As some of you have no doubt sampled, we’re playing around with homebrew beer. It’s all turned out drinkable, and some of it was downright delicious, but it’s been mostly luck.
Our beer supplies have come mostly from William’s Brewing, and although I don’t have any other datapoints, I’ve been pleased with the ingredients, equipment, and service. The instructions are clear and straightforward, which is probably why things have turned out so well. But there’s one thing we haven’t been following: the brewing temperature requirements.
Temperature is a major factor in the brewing process. We’ve been brewing ales, which are relatively forgiving, but too hot or too cold can impair the yeast activities or impart strange flavors to the beer. We’ve been leaving the beer to ferment in a cabinet in the kitchen, so that it would be in a cool dry dark place, and hopefully brew well. But in truth, we have no idea what temperature it is in there. Sure, I could buy a thermometer… or I could use this as an excuse to buy more microcontrollers.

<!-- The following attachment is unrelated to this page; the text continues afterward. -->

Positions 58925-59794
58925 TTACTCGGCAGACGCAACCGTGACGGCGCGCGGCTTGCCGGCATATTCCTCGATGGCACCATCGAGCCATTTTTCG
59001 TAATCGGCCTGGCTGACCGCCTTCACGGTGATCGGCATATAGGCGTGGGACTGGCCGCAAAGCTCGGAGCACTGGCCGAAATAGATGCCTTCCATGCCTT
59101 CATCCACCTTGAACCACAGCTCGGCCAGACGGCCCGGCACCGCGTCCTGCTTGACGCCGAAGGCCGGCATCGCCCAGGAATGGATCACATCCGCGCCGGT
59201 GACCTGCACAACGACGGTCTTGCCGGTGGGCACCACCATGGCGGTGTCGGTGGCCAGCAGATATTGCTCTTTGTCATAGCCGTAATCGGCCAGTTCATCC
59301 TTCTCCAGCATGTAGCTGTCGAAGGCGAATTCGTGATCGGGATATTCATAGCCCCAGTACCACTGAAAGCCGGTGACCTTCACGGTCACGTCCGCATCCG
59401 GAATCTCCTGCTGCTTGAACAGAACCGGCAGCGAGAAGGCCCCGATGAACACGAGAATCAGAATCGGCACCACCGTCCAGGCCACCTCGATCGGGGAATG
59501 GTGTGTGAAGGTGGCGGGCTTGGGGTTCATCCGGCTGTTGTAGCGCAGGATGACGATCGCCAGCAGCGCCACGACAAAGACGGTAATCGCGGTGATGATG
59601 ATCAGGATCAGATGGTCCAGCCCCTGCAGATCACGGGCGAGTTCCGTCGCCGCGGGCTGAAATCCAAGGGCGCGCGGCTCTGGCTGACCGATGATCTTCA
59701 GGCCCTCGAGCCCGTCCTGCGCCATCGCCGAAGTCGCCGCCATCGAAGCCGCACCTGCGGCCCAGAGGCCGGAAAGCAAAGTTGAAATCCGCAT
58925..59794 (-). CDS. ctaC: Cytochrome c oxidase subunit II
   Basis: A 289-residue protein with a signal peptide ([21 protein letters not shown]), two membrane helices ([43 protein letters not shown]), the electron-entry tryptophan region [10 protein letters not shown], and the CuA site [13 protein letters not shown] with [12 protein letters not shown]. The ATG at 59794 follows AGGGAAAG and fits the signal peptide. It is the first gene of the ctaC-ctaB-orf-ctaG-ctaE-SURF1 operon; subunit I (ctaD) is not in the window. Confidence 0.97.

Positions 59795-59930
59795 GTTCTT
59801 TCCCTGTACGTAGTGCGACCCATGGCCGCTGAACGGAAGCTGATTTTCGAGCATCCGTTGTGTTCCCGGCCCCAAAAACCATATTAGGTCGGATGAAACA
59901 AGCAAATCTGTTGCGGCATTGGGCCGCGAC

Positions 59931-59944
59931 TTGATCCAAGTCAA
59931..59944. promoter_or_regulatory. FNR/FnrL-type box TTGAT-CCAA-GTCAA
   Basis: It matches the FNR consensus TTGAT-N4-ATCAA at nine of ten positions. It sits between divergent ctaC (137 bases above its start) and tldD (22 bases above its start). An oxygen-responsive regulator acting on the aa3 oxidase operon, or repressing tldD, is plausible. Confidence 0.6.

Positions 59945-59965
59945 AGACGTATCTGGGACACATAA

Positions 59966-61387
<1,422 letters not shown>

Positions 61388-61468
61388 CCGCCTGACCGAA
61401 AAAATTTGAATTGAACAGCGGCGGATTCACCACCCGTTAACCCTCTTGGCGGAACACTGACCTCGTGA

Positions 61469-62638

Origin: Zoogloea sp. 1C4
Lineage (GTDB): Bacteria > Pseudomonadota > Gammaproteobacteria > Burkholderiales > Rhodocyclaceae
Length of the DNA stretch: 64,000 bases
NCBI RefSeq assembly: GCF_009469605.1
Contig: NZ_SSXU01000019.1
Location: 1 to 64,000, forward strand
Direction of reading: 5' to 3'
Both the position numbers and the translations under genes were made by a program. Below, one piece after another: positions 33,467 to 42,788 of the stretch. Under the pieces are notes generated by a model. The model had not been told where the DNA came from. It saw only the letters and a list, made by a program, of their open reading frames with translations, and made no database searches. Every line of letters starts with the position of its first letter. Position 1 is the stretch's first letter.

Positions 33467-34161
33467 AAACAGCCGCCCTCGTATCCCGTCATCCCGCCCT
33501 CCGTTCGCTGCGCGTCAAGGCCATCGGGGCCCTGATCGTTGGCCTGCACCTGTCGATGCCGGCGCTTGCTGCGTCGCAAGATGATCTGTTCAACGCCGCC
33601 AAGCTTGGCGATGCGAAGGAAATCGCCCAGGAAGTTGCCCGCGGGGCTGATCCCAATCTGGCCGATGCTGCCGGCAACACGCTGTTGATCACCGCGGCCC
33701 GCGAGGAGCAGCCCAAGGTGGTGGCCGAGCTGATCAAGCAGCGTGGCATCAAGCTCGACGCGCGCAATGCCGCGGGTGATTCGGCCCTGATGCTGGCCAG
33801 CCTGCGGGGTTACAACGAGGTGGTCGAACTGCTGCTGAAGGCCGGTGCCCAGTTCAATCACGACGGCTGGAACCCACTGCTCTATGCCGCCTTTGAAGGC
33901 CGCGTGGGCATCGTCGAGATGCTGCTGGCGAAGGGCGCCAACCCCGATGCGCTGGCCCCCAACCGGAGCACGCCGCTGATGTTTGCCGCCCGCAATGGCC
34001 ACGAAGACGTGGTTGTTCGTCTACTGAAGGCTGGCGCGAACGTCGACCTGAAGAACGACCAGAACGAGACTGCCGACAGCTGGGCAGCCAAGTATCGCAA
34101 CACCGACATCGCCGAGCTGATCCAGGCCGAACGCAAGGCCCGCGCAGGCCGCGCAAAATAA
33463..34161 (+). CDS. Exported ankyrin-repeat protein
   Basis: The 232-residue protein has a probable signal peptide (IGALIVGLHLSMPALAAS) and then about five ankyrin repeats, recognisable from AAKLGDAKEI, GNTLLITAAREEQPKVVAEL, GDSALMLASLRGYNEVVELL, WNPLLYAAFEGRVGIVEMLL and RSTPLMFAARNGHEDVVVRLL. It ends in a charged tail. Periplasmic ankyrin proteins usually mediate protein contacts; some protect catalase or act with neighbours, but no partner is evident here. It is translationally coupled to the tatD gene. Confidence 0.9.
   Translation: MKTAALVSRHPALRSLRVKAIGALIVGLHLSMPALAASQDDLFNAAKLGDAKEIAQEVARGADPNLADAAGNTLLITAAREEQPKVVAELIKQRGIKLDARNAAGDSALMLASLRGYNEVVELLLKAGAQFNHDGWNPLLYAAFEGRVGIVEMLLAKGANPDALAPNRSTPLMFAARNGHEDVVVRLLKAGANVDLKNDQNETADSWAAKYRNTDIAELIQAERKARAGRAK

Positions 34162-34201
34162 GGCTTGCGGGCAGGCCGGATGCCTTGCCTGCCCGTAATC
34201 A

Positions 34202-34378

The result is the “Beerbug”. Right now, it’s an Arduino mounted in a cigar box, placed in the brewing cabinet. It logs temperatures every five minutes and wirelessly sends it to another Arduino, which sends it over USB to a laptop computer, which uses a Python script to read the temperature data and logs it in a Google Docs spreadsheet, which then updates a line chart, which you can see at http://mattborn.net/beerbug.
The source and some of the technical how-to is on at http://github.com/mattborn/beerbug.